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Summary:

Looks like we might be at a tipping point in the market for mobile apps and how they are becoming the go-to place for digital content. A new…

Apps Screen
photo: Flickr

Looks like we might be at a tipping point in the market for mobile apps and how they are becoming the go-to place for digital content. A new bit of number-crunching from the app analytics company Flurry claims that for the first time, this month in the U.S. mobile app consumption overtook web surfing — on mobile and PC — in terms of minutes of use.

In a blog post, Flurry notes that so far for the month of June, mobile apps in the U.S. averaged out at 81 minutes per day of use, while web use averaged out at 74 minutes. Games were the most popular category at 47 percent; followed by social networking at 32 percent.

Flurry’s figures are based on its own U.S. data, which it says covers 500 million “aggregated, anonymous use sessions per day across more than 85,000 applications,” on iOS, Android, Windows Phone, BlackBerry and J2ME platforms. The web stats, meanwhile, are taken from Alexa and comScore (NSDQ: SCOR) and take account of minutes spent on the “open web,” “mobile web” and Facebook.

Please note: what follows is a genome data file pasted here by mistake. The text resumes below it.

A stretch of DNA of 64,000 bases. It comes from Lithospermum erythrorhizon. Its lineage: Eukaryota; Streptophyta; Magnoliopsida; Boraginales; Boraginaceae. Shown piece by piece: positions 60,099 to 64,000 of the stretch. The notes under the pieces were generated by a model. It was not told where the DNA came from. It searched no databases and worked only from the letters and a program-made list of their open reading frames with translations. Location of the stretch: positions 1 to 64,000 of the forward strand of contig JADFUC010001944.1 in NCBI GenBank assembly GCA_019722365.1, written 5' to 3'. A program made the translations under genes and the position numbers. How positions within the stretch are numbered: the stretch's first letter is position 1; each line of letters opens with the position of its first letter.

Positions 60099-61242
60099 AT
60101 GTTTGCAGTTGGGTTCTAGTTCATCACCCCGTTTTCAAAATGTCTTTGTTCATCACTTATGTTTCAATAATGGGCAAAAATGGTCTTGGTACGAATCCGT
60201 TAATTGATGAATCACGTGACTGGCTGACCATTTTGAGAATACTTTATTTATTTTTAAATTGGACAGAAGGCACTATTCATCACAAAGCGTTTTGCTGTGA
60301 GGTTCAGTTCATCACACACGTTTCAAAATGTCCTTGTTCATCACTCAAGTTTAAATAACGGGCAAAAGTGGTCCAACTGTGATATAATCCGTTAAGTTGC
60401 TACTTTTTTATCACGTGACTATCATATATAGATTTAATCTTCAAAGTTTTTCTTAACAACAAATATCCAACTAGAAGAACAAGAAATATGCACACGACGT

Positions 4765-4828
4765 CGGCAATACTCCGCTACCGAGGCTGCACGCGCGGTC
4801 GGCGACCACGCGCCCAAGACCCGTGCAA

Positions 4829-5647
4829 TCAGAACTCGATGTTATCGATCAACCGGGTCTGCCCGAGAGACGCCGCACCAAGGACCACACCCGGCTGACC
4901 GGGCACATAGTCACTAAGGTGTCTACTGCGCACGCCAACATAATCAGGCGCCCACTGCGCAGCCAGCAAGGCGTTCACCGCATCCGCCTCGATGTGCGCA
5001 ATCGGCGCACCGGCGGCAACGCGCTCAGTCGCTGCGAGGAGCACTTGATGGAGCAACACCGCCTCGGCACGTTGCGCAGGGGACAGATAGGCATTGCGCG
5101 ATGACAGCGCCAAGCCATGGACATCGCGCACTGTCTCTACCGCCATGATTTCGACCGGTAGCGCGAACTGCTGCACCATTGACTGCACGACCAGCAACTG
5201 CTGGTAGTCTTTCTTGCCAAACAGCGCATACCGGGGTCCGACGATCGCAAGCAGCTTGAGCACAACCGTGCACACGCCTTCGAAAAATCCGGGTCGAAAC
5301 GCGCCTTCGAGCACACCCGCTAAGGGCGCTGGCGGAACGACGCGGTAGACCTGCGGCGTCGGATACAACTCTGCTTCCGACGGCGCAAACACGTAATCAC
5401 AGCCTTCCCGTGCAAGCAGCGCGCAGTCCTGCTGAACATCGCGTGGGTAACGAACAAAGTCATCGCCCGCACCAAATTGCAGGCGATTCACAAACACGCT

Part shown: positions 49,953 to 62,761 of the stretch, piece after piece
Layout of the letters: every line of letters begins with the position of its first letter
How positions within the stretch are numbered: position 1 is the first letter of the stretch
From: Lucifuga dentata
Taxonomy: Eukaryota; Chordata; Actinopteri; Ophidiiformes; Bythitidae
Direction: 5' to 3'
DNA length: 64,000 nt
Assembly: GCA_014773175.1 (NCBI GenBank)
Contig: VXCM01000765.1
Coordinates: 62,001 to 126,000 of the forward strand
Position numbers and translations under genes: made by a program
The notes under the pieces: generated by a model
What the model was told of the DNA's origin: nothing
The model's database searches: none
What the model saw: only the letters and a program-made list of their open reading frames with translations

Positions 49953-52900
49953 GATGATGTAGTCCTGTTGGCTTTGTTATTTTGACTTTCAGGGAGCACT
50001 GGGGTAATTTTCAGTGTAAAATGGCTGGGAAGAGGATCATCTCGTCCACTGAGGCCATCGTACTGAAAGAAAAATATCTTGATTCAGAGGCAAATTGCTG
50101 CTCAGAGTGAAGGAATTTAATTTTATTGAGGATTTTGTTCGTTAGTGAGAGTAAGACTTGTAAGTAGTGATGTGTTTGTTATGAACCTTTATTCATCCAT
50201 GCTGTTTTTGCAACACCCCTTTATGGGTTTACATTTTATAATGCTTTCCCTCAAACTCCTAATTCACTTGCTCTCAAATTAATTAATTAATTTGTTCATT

Putting aside the fact that Flurry may be a tad biased in its position here — it’s an app analytics company, so bigging-up the rise of apps benefits it greatly — and that it’s not quite clear what exactly is being covered on the other side of the fence — where do web apps fit in? where do sites requiring subscriptions go (are they “open”)? and does this include time spent on work computers or just those in people’s homes? — taken alone the sheer rise of app usage over time speaks to how fast apps have grown as a medium. Flurry notes that app usage has grown by 91 percent over the last year.

It also underscores how much people (well, people in the U.S., at least) like to have their content targeted and served directly, rather than as an all-you-can eat buffet, so to speak.